Photo: Pam Smith, Clanton, Alabama.
Copyright year and sculptor unknown, stone or "marble".
Smithsonian Art Inventory Control Number: None.
In the center of Town Square, bounded by Main, Park, Grove and East Church Streets.
The inscription on the south side of the boulder reads:
TO THOSE WHO MADE
THE SUPREME SACRIFICE
1917 - WORLD WAR -1918
"TILL [sic]THE DAY BREAKS AND
THE SHADOWS FLEE AWAY"
The north side of the boulder bears a tribute to the soldiers of the Confederacy. A Confederate flag is carved on the east side of the boulder and a U. S. flag is carved on the west side.
Unlike the identical statues at Eufaula, Alabama, and Clarksville, Tennessee, this statue faces sideways (west) on its rounded boulder mount.
This is one of five known stone designs similar to Viquesney's "Spirit of the American Doughboy" but which lacks the full battle gear. They are all thought to have been made by McNeel Marble Company of Marietta, Georgia, and at least one was misrepresented as a Viquesney Doughboy in a sales pitch to the town of Clarksville, Tennessee.
While researching the history of the Clarksville, Tennessee stone Doughboy, reporter Alane S. Megna of the Clarksville Leaf-Chronicle received a file, Henry County Siftings By T. Larry Smith Vol. II, No. 45, from one of her Headland, Alabama contacts. The text below is based upon it, with new information pertaining to the statue's suspected actual composition and origin.
The monument was erected by the United Daughters of the Confederacy, Headland Chapter #1673, who first discussed the idea of a statue for Headland's Public Square in a 1925 meeting. The statue idea was attributed to Mrs. Mollie Lindsey at that meeting. Mrs. Alice Oates, widow of Dr. Wyatt S. Oates and affectionately known as "Queen" Oates, suggested the project move forward. Mrs. Oates was made chairperson of the monument committee at that meeting. The cost of the project was around $4,000 with the money coming from local businesses, citizens and from Mrs. Oates.
The statue was supposedly sculpted by "Italian craftsmen in Italy and carved from the finest Italian marble", but as the experience with Clarksville<, Tennessee's identical statue suggests, it's likely that Headland's sculpture is made of local Alabama or Georgia marble, as are probably all of the three known genuine signed Viquesney stone Doughboys. Unfortunately, Viquesney was known to have misrepresented the quality of his products, and the materials used. It is suspected that Headland's statue was fabricated by McNeel Marble Company of Marietta, Georgia, a firm Viquesney is known to have used in producing his signed stone Doughboy at Madison, Georgia, and was the same company that Clarksville, Tennessee bought its statue from.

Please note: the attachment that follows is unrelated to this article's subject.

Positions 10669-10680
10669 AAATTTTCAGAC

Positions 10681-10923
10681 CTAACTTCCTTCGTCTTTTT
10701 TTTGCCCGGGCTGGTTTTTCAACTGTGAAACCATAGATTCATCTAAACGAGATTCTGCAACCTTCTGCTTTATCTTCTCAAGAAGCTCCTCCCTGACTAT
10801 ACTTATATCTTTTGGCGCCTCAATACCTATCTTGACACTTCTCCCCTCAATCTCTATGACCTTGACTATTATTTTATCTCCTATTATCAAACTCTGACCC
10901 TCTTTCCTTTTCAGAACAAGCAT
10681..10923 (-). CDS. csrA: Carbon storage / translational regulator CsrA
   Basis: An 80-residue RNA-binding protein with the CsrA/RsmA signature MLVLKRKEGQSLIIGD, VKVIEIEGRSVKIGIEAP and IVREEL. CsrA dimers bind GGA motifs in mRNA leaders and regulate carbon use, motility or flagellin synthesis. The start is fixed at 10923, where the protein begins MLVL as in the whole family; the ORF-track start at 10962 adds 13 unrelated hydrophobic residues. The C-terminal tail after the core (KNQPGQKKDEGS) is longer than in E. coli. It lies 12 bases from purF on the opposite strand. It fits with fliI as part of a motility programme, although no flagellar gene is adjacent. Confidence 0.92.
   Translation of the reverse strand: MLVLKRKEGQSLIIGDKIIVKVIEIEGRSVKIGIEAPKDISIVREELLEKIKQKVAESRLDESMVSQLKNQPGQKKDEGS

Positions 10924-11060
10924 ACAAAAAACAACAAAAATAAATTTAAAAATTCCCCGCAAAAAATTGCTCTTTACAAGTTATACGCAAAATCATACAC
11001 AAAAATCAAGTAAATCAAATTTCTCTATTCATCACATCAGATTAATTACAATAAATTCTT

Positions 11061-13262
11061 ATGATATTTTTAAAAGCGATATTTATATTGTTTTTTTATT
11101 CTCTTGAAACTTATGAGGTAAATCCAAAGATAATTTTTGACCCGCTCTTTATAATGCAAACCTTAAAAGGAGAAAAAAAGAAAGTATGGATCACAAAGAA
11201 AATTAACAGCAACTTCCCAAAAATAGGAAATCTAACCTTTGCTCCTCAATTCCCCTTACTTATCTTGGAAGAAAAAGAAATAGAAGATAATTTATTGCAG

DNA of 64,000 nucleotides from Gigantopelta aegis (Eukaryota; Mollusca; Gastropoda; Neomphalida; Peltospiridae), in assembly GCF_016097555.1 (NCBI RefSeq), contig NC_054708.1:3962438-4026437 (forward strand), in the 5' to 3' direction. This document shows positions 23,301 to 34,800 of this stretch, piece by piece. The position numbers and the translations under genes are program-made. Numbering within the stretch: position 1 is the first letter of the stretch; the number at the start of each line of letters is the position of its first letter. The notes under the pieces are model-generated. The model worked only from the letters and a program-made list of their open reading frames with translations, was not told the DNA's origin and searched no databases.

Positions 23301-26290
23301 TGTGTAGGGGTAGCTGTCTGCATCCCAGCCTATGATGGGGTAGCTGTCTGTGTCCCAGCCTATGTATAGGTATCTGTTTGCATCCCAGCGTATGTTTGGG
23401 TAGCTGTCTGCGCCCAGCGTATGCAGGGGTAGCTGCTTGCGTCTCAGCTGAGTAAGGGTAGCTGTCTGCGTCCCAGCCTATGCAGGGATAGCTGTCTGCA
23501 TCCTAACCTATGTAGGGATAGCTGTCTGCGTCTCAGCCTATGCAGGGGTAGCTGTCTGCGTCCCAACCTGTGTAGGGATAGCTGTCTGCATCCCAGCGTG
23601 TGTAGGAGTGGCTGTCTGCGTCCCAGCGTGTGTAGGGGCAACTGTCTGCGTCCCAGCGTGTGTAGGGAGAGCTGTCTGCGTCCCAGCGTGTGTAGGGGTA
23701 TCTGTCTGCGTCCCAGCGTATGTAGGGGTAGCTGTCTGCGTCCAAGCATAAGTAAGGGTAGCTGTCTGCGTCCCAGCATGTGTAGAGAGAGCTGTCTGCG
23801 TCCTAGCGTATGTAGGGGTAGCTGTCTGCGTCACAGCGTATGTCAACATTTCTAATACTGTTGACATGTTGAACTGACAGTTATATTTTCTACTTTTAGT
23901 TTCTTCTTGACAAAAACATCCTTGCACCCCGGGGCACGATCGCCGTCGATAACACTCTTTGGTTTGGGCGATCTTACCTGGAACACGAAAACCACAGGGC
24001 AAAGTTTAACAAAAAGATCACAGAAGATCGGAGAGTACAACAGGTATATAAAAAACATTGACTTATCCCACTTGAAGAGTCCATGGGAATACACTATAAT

The large, rounded boulder base the statue rests upon was carved from Georgia granite. The statue itself was supposedly shipped from Italy to the port of New York City, and from there to Americus, Georgia, arriving in Headland on Monday, June 14, 1926, but it was probably carved by, and came from McNeel Marble in Marietta, Georgia.
The planned unveiling and dedication of the statue was to be on Confederate Memorial Day, in April. However, the statue was several weeks late in arriving from "Italy", so the dedication ceremonies and unveiling were held on Thursday, June 17, 1926 on the square. (The citizens of Clarksville, Tennessee were given a similar story; they were told there would be a six-month wait for the marble for their statue to be shipped from "Italy". But during a 2009-2010 restoration and move, a sample was analyzed and found to be "partly metamorphosed limestone in its last stage before becoming marble", and most likely native to Alabama or Georgia.)
The unveiling ceremonies and the presentation of the statue to the town of Headland was at 3:00 p.m.; the Henry County American Legion post assisted the U.D.C. with the celebration. The square was decorated with flags by local merchants. The Newville town brass band provided the music.
The program proceeded with a bugler. The invocation was read by Rev. B. M. Herlong, and the presentation of the statue to the town was by Mrs. A. W. Hawkins, Historian of the Headland U.D.C. The acceptance of the statue for the town of Headland was by T. B. Woods. A musical score was next by the Newville Brass Band. Then a series of five minute talks by several Headland citizens ensued. More good music followed. The dedication speech was to be delivered by Col. Bibb Graves (later Gov. of Alabama). He was unable to attend, so Rev. J. E. Shafer, Pastor of Lafayene St. Methodist Church in Dothan spoke in his place. The speech centered around the Civil War and WWI. Next came the assembling of the crowd around the statue and the unveiling was next. Then came taps played by a bugler. Next the Newville Brass Band played Dixie. The benediction was by Rev. J. L. Funderburk. The program was enjoyed by all, and a large crowd was present.
During the unveiling process, Mr. John Henry Spivey, a Confederate soldier, and his youngest son Ted Spivey, a WWI veteran, both attended wearing their respective military uniforms. They were asked to step forward for the unveiling. Mr. J. H. Spivey was a grandfather of Mr. Boyce Adams of Headland.
In more recent times the rifle was stolen from the statue, but was later replaced. The statue has held up rather well in Headland's hot and humid climate.
"Queen" Oates, died on Sept. 26, 1926, only 99 days after the statue was unveiled.
Article is courtesy of THE E.M. VIQUESNEY DOUGHBOY DATABASE